New Robots Curl Up Like Caterpillars and Scoot
The soft-bodied robot GoQBot as it prepares to roll into a wheel.
CREDIT: Huai-Ti Lin
When designing a robot with the ability to cover ground quickly, the seemingly slow, fuzzy little insect known as the caterpillar doesn't immediately spring to mind as the creature researchers would take their inspiration from.
Scientists, experimenting with a variety of soft-bodied robots with flexible structures that they hoped would adapt to unpredictable environments, found the robots were hampered by slow speeds. The researchers then looked to the soft-bodied caterpillar for design tips.
For instance, researchers have noticed that some caterpillars have the extraordinary ability to rapidly curl up and roll quickly away from predators, a trick called ballistic rolling that is one of the fastest wheeling behaviors in nature.
Now researchers at Tufts University have designed a caterpillar-like robot that mimics this behavior with lightning speed, capable of curling itself up in less than a tenth of a second. The hope is that such droids might combine the best of limbless robots, which can wriggle into tight areas but are relatively slow, with that of wheeled robots, which are relatively fast but find it hard to get into narrow spaces.
The 4-inch-long (10-centimeter-long) robot is called GoQBot, since it forms a "Q" shape before rolling away at more than a 1.6 feet (0.5 meters) per second, more than 20 times faster than it normally inches along. The automaton is made of silicone rubber with shape memory nickel-titanium alloy coils for muscles, which flex when heated by electrical current.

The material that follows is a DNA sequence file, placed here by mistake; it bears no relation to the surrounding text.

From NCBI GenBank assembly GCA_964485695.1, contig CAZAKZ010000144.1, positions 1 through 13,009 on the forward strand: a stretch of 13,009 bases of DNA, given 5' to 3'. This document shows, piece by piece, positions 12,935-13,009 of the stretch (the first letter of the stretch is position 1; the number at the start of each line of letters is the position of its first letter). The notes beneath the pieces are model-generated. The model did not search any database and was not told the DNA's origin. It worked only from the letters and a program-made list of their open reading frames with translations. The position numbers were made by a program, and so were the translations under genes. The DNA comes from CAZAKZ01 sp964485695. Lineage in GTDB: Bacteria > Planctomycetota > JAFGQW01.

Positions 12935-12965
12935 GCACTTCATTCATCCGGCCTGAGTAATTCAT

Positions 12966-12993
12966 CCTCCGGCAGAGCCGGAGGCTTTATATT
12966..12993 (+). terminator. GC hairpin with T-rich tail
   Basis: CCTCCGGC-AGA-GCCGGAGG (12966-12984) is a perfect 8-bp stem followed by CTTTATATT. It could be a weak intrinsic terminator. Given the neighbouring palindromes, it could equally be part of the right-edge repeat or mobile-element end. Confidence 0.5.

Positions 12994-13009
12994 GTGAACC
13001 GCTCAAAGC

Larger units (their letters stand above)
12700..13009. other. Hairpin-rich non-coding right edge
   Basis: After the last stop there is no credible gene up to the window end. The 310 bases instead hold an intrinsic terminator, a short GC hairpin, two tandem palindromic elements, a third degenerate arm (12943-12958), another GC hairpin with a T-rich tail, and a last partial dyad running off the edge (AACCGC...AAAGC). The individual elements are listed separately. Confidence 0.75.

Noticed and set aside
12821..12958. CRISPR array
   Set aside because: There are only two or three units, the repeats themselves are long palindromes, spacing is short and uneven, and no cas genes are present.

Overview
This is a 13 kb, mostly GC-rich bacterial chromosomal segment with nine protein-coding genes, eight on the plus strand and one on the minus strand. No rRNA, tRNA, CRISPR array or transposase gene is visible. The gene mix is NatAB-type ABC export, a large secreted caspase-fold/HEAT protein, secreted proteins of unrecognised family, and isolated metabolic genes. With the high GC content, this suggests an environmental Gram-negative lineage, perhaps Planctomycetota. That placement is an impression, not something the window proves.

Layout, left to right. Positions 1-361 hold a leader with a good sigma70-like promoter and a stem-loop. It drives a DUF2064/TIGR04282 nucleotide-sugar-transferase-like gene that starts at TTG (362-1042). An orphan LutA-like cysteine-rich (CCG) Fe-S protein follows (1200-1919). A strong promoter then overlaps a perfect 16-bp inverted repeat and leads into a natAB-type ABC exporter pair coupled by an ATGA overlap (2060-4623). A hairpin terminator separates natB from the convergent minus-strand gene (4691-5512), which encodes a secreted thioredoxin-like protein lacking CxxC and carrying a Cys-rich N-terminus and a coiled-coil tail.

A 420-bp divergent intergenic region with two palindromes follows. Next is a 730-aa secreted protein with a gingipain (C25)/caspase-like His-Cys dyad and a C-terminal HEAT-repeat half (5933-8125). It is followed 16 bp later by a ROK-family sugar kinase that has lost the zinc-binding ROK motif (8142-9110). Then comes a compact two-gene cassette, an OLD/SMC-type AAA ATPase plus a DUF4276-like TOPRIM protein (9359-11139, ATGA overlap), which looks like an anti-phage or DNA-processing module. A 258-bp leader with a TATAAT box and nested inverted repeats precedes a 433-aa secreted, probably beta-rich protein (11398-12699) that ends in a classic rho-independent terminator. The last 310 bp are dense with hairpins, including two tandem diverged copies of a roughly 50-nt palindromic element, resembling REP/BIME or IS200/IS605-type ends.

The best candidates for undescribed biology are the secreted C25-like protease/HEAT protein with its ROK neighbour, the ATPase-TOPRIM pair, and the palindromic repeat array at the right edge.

The scientists did find that caterpillars don't use the ballistic roll as their main form of locomotion because it is effective only on smooth surfaces, often ends unpredictably and demands a large amount of muscle power to quickly roll a body up.
The researchers noted that a soft robot attempting such tumbling would pick out which terrain might work first and pause between rolls to correct its heading if needed. To store up and quickly release the energy for such rolls, super-capacitors could be used, such as the ones employed in camera flashes, they added.
Roll and rescue
The researchers suggested that robots based on GoQBot could find use in search-and-rescue operations, building inspections and environmental monitoring.
"Due to the increased speed and range, limbless crawling robots with ballistic rolling capability could be deployed more generally at a disaster site such as a tsunami aftermath," said study team member Huai-Ti Lin, a biomimetics roboticist at Tufts University. "The robot can wheel to a debris field and wiggle into the danger for us."
Lin suggested these robots might be deployed in teams in the future.
"You can have a robot like a UAV (unmanned aerial vehicle) scout an area first and then drop swarms of these soft robots to work on the ground," Lin told TechNewsDaily.
The researchers detailed their findings online yesterday (April 27) in the journal Bioinspiration & Biomimetics.